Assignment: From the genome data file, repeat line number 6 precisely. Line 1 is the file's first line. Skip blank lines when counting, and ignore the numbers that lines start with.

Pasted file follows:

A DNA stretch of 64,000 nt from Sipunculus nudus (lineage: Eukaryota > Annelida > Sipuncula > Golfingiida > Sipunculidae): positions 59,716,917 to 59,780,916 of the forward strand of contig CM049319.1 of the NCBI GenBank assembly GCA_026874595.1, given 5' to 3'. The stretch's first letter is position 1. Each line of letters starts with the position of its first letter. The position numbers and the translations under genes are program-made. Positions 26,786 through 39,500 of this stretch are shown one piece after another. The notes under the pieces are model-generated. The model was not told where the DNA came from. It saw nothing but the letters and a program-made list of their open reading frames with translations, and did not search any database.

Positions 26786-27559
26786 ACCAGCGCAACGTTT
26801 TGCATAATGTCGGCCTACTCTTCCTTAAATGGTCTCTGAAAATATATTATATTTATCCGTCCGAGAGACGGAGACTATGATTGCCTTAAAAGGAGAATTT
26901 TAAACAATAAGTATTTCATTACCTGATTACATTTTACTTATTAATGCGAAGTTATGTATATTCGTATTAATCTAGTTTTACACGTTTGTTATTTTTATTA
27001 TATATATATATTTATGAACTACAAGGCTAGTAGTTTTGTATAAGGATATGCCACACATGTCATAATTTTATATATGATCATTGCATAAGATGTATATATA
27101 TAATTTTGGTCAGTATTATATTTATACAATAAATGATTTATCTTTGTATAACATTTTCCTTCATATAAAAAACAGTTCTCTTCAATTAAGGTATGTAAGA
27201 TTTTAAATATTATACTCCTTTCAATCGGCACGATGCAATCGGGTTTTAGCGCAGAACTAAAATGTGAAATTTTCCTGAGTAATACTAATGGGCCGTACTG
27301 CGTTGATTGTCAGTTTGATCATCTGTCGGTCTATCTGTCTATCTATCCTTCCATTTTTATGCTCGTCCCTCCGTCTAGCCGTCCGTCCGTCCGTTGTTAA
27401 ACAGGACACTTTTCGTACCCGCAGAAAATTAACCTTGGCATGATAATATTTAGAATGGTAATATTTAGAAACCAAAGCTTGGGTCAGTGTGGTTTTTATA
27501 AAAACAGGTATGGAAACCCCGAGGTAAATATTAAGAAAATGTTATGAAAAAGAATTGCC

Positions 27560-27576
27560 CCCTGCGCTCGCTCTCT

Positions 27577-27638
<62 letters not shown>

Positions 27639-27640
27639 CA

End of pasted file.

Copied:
27001 TATATATATATTTATGAACTACAAGGCTAGTAGTTTTGTATAAGGATATGCCACACATGTCATAATTTTATATATGATCATTGCATAAGATGTATATATA